Keywords: Globalization; innovation networks; developed economies; emerging economies; China; India; Sweden; Norway; regional innovation system; cluster specialization; ICT; new-to-the-world innovation
    JEL: O18 O33
    Date: 2015–08–16
  5. By: Derya Findik (Science and Technology Policy Studies Program, Middle East Technical University 06800 Ankara, Turkey); Aysit Tansel (Cornell University, Ithaca, USA & Middle East Technical University, Ankara, Turkey)
    Abstract: This chapter analyzes the effect of intangible investment on firm efficiency with an emphasis on its software component. Stochastic production frontier approach is used to simultaneously estimate the production function and the determinants of technical efficiency in the software intensive manufacturing firms in Turkey for the period 2003-2007. Firms are classified based on the technology group. High technology and low technology firms are estimated separately in order to reveal differentials in their firm efficiency. The results show that the effect of software investment on firm efficiency is larger in high technology firms which operate in areas such as chemicals, electricity, and machinery as compared to that of the low technology firms which operate in areas such as textiles, food, paper, and unclassified manufacturing. Further, among the high technology firms, the effect of the software investment is smaller than the effect of research and development personnel expenditure. This result shows that the presence of R&D personnel is more important than the software investment for software intensive manufacturing firms in Turkey.
    Date: 2015
  6. By: Spyros Arvanitis (KOF Swiss Economic Institute, ETH Zurich, Switzerland); Euripidis Loukis (University of Aegean, Samos, Greece)
    Abstract: In this paper we investigate empirically, first, the characteristics of the firms that reduced their ICT investment due to the 2008 crisis, particularly the firms’ ICT-related characteristics in terms of ICT budget, skills and applications used. The analysis of the ICT characteristics that may influence the likelihood of having reduced ICT investment as a consequence of the crisis is primarily explorative, thus driven by available data and economic intuition. The second research question we examine empirically refers to the possibility that an economic crisis could affect innovation performance through the ICT investment channel. In connection with this, it is also interesting to analyze the ICT characteristics that are associated with ICT-enabled innovation performance. This is the third research question of this paper. Our study is based on firm data from the glass/ceramics/cement industry in six European countries. We find that ICT-related crisis vulnerability correlates positively with decreasing ICT budgets (pro-cyclical investment behaviour), the existence of skill deficits in ICT, the awareness of and interest in novel ICT applications that presumably request much additional ICT investment, the exposure to strong price competition and the strong presence in international markets, in which activities have significantly decreased due to the crisis. Further, statistically significant negative relationship between ICT-enabled product innovation and crisis vulnerability (pro-cyclical behaviour) is found only for new products or services that contain ICT components, and are therefore directly affected by crisis-related decreasing product demand. Employment of specialized ICT personnel, ICT outsourcing (only for process innovation), competition (only for product innovation), and the use of some ICT applications specific to the kind of innovation pursued are ICT characteristics that positively correlate with ICT-enabled innovation.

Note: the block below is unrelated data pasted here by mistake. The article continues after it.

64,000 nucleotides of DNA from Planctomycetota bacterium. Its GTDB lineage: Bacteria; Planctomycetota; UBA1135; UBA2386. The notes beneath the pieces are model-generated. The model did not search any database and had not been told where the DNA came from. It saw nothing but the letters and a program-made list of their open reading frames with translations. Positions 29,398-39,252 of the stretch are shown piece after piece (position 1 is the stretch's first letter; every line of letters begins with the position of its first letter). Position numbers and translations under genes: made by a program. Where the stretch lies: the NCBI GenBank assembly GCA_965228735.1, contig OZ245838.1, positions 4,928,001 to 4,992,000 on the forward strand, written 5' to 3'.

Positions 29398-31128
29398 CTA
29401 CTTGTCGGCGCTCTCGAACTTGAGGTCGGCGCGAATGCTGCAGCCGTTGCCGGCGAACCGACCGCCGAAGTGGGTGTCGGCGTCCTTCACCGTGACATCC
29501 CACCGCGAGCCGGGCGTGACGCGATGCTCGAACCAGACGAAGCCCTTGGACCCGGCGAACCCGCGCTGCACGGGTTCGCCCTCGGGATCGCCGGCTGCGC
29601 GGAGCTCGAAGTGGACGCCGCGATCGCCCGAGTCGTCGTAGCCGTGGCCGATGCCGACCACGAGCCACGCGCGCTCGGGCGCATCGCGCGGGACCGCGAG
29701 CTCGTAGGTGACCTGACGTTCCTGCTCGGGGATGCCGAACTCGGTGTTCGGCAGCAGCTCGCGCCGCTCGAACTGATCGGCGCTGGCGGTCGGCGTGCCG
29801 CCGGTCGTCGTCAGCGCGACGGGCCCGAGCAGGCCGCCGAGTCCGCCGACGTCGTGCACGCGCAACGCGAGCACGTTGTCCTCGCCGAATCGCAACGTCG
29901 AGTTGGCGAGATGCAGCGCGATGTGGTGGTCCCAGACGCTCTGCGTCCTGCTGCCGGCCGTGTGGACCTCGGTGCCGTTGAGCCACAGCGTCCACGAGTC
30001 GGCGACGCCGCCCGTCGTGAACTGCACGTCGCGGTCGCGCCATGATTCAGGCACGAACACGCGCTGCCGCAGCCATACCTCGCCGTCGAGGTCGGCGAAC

Keywords: economic crisis, information and communication technologies (ICT), innovation, ICT-enabled innovation
    JEL: O31